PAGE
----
The LJ Index, which is used to determine star libraries around the country, is a measure that compares public libraries with others that have similar expenditures based on the output measures of circulation, library visits, program attendance, and public internet computer use. Output measures (as opposed to other measures used for library assessment, inputs and outcomes), are quantifiable measures of various services that the library renders. These outputs are based on data provided by public libraries in the IMLS Public Library Survey.

The kinds of outputs measured by the LJ Index have begun and will continue to change over the next several years. For example, the 2015 star library ratings are the first to include e-circulation as part of its measures, and the 2016 ratings will be the first to account for all reference transactions, including virtual. This is an attempt to control for the fact that many library visits and services today are virtual as opposed to physical. Another factor that will affect the star library ratings in the coming years is increasing competition; more libraries than ever before, a whopping 7,663, were scored on the LJ Index in 2015.

This year’s report also includes a handy how-to on DIY LJ Index projects, so you can figure out how to leverage the index data to evaluate how your library stacks up against its peers. Whether or not your library was named a star library this year, you can find all of the data here.

Note: This post is part of our series, “The Weekly Number.” In this series, we highlight statistics that help tell the story of the 21st-century library.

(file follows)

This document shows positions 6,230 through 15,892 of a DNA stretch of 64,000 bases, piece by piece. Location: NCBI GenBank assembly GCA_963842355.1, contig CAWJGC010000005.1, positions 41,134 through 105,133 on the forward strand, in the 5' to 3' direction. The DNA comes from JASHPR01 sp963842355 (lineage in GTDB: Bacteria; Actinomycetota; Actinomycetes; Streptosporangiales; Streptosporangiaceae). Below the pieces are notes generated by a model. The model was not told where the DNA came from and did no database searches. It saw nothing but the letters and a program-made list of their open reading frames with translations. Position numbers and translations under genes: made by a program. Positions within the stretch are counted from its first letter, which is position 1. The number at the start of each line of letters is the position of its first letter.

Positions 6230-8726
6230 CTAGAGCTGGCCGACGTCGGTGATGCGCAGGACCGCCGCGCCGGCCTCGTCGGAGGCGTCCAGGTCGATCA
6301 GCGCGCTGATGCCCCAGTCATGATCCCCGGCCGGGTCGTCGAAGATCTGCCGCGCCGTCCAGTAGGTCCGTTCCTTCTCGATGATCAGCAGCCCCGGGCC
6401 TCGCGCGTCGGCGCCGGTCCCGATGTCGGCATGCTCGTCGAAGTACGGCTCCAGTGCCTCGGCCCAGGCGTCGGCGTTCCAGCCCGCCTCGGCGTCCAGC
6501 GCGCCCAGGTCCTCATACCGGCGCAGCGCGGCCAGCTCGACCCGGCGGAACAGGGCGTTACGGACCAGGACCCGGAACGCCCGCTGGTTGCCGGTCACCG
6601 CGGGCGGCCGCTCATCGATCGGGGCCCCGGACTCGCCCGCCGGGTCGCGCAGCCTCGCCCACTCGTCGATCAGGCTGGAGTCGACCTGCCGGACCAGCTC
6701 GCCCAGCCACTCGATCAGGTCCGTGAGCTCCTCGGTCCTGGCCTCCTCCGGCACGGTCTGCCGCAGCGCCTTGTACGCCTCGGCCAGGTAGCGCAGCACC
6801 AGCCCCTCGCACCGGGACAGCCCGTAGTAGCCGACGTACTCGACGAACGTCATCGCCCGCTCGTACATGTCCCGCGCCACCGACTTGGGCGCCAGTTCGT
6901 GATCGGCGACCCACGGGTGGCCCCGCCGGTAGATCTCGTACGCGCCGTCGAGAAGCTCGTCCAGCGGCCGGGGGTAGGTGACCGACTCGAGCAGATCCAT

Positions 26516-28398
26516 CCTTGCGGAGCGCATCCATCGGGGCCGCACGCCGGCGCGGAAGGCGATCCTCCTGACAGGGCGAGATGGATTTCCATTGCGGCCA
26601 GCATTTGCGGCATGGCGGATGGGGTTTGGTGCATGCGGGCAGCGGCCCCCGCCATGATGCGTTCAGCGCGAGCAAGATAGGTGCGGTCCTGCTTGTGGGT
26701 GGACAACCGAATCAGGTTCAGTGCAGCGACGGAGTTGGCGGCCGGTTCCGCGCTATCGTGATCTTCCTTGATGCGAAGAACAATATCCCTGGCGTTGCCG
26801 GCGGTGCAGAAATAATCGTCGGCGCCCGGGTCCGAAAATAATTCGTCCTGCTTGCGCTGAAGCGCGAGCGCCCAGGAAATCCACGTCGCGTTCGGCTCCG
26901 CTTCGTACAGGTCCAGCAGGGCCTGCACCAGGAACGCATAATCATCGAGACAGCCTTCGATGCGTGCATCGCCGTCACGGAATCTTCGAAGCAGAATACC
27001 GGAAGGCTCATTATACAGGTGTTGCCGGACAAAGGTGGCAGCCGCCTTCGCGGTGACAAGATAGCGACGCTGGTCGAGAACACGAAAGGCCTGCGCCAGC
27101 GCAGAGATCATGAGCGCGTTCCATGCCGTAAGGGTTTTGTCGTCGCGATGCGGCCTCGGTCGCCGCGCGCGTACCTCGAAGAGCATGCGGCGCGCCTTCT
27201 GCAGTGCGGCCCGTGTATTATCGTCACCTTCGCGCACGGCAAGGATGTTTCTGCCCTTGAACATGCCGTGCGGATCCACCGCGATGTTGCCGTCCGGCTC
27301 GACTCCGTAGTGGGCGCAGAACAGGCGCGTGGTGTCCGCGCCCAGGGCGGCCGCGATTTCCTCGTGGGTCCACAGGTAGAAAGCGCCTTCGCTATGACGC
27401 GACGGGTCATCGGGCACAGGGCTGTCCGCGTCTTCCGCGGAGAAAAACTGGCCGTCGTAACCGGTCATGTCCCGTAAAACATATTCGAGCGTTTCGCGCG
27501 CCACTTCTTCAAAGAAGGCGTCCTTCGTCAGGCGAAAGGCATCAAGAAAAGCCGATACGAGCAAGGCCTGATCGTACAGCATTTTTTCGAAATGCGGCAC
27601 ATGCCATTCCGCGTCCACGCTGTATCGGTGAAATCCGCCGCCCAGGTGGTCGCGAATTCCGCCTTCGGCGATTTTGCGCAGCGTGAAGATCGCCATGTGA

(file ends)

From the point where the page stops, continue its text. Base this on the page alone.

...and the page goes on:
LJ reports that more than four-fifths of new library graduates are employed full time, up 19% from 2013


Image credit: Library Journal

Library Journal has released the findings from their 2015 Placement & Salaries Survey, which tracks yearly trends in employment among newly graduated MLIS students. In 2014, out of 4,331 estimated library school graduates, 32% participated in Library Journal’s survey. The results show an overall increase in full-time employment among new graduates, as well as steadily increasing salaries, though many new librarians are frustrated at the rigor of the application process and the number of available entry-level positions that actually require an MLIS degree.

The number of new library school graduates with full-time employment increased from 70% in 2013 to 83% in 2014. What’s more, those new graduates are earning even more starting off; starting salaries increased 2.9% from 2013, to $46,987. Women’s salaries increased slightly more than men’s as well, which represents a modest gain in closing the gender wage gap, though men continue to earn 14.9% more than women.